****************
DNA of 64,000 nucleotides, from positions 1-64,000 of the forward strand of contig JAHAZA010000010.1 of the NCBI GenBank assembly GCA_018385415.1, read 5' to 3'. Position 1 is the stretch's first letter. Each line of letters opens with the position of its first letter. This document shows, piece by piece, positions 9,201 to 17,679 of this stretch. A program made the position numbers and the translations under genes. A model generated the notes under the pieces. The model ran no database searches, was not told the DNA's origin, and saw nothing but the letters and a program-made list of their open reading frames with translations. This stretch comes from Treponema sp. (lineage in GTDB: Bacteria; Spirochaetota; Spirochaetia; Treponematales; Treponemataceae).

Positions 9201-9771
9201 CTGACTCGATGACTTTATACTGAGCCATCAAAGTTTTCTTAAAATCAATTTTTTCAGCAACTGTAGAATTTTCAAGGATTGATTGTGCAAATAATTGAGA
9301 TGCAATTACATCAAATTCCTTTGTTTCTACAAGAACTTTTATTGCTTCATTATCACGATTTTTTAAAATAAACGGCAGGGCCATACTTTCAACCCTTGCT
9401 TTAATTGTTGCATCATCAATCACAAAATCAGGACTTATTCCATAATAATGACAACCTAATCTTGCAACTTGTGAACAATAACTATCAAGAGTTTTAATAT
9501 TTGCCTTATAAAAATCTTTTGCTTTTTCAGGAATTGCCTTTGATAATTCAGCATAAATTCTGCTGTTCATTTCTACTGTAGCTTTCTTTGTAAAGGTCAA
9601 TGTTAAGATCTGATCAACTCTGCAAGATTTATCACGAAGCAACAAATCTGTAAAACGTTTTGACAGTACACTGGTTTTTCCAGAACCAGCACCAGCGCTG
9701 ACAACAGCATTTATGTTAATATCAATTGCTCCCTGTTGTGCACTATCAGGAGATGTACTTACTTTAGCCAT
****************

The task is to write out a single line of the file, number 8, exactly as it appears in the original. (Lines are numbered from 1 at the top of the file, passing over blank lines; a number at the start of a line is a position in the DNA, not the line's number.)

9701 ACAACAGCATTTATGTTAATATCAATTGCTCCCTGTTGTGCACTATCAGGAGATGTACTTACTTTAGCCAT